Lyngen Alps – Backcountry Explorations

Well, the weather broke. It’s been a warm and wet day. Not the kind of thing we wanted to see.

Despite this, the 3 guys got up very early hoping to do some climbing before I’d start to rain mid-day. They walked towards one of the lines behind our hut (but further north than the previous days).

Unfortunately, the line wasn’t suitable wasn’t in a condition suitable for a safe ascent, so as we observed them from the living room window they descended and returned home.

Paul observes the lads via binoculars.

It was clear to us then that today wasn’t going to be a climbing day, so we decided to just go out and explore some of the areas further north and scout possible lines we looked up online (it’s rare you find any information for areas here anyway).

We drove north up 868 rode via Kvalvik, stopping by the road and looking up all the routes along the way. The selection is quite good, however, most of them are quite high up the mountain, and usually have a serious amount of snow above – a big no-no in current conditions.

Lines above the village of Kvalvik.

We continued up north through Lyngseidet (where you can catch the ferry to the other side of the Lyngen fjord, to Olderdalen).

Lyngseidet ferry being loaded up.

Fun fact – a drive across the fjord from is a long Lyngseidet to Olderdalen (which you can easily see!) is a long 128km, and would take 2 hours drive. A ferry is just a 40minutes affair. No wonder it was busy!

Either way, we continued North-East towards Rottenvik, where we wanted to find Rottenvikfossen line.

We followed the rough description we found on UKC, which took us to a parking spot (69°36’13.2″N 20°15’53.4″E), where we met many cross country skiers. Seems like a popular spot for this kind of thing

The path towards Rottenvikfossen is well signposted.

The path is quite clear – you just go north thru the woods, roughly following the trail, and then look out for ice on the left hand side (after around 1.2km).

At first, we found a couple of short and weak-looking lines, located higher up on the mountain, probably not worth doing.

Paul scouting lines in the distance

We moved a bit further and spotted what looked like the line we were after: Rottenvikfossen

69°36’38.2″N 20°14’48.1″E

It doesn’t look to be in the best nic, but if the conditions won’t improve (and it doesn’t look like they will), it will have to do – it’s likely we’ll get back there tomorrow or the day after.

Upon returning to the car, we drove back south, stopping a few times to look at the views. The fjord, the architecture, the mountains. It’s all really unique and amazing.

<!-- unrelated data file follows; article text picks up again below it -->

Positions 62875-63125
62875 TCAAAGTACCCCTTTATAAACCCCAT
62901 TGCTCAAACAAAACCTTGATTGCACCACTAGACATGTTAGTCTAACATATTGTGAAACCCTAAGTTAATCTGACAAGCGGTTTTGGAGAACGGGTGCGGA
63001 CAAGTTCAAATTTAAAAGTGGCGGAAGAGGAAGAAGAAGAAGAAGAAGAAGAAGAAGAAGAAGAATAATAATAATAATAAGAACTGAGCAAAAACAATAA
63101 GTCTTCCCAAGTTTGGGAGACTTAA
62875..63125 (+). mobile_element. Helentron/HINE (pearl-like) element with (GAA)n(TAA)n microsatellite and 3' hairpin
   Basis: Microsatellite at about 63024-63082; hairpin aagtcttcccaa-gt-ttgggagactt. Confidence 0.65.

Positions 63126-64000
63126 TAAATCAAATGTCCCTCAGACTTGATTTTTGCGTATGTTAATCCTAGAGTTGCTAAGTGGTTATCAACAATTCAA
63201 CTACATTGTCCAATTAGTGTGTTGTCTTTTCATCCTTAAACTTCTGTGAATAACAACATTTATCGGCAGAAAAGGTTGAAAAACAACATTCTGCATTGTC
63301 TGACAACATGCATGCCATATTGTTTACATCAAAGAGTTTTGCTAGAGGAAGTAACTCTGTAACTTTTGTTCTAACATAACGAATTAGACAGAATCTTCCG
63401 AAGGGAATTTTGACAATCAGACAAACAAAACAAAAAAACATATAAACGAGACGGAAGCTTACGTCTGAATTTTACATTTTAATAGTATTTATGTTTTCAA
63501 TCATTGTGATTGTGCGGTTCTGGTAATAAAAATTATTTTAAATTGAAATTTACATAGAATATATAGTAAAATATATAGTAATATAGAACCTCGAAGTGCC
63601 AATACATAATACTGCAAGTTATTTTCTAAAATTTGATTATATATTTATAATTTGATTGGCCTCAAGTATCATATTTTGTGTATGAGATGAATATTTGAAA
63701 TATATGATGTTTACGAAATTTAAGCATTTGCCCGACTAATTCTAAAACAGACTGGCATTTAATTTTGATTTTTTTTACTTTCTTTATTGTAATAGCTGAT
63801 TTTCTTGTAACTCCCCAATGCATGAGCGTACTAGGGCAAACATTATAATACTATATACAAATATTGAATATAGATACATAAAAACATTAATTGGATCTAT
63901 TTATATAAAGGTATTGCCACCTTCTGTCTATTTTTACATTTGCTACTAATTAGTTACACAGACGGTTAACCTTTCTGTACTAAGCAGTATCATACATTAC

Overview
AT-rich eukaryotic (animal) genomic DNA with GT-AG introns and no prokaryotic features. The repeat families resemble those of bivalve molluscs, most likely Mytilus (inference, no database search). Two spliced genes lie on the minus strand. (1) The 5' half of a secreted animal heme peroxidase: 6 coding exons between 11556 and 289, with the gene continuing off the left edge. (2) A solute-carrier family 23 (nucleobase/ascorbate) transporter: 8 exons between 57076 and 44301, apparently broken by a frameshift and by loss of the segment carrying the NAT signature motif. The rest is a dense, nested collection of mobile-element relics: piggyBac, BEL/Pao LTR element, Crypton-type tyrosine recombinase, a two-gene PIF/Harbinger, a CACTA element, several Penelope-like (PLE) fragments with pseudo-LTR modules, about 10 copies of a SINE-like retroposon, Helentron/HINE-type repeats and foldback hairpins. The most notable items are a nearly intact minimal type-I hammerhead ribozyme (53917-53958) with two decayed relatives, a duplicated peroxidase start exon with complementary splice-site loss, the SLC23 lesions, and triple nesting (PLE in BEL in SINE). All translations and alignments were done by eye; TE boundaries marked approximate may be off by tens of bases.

Hunter’s hut.

The whole hunting subject is quite interesting. I always seen it as a ‘rich man’s sport’, but in Norway it’s quite different – the activity is highly regulated and part of their culture and heritage – I think this article explains the topic quite well.

Anyway, we drove past our hut, further south towards the tunnel near Lyngspollen to check out routes on that side. We were previously informed by the locals (and also read online), that routes in that area wouldn’t be a good bet at this time of the year, due to avalanche danger (there is a reason that 3km tunnel is there – as the old road used to be buried in avalanche debris all the time).

Either way, these routes are a much safer bet to do earlier in the season. It’s one of the trade-offs – some lines are just not safe late in the season, but a fair game earlier on. This however has a downside on its own – shorter days and much colder temperatures and often thinner ice.

As expected – out of bounds at current conditions.

From there we drove 5 more kilometers south towards the next location we knew about: Furuflaten. There are a number of lines above that village, but they were likely to also suffer from high avalanche danger due to the snow accumulation above.

Furuflaten routes. Pick a line, any line.

The selection is amazing – however, their location is dangerous. Each of these lines is a serious undertaking – you’d want the condition to be just perfect. I think we’ll have to leave them for another time (as it seems that temperatures wont drop below 0C this week again).

There is another line further down to the left in that area, a 100m WI4 called Lyngsdalsfossen, which we went to have a look at as well (from distance). The approach seems long but not impossible. Seems like a full-on adventure too. Doubt we’ll get the conditions for it though :/

Lyngsdalsfossen WI4.

As I mentioned earlier, the forecast doesn’t look amazing for the remaining 3 days we have. Hopefully, we’ll still get to climb something. But even if not, we’ll go snowshoeing and explore the area more – there are plenty of places to see here!

Author: mic1024

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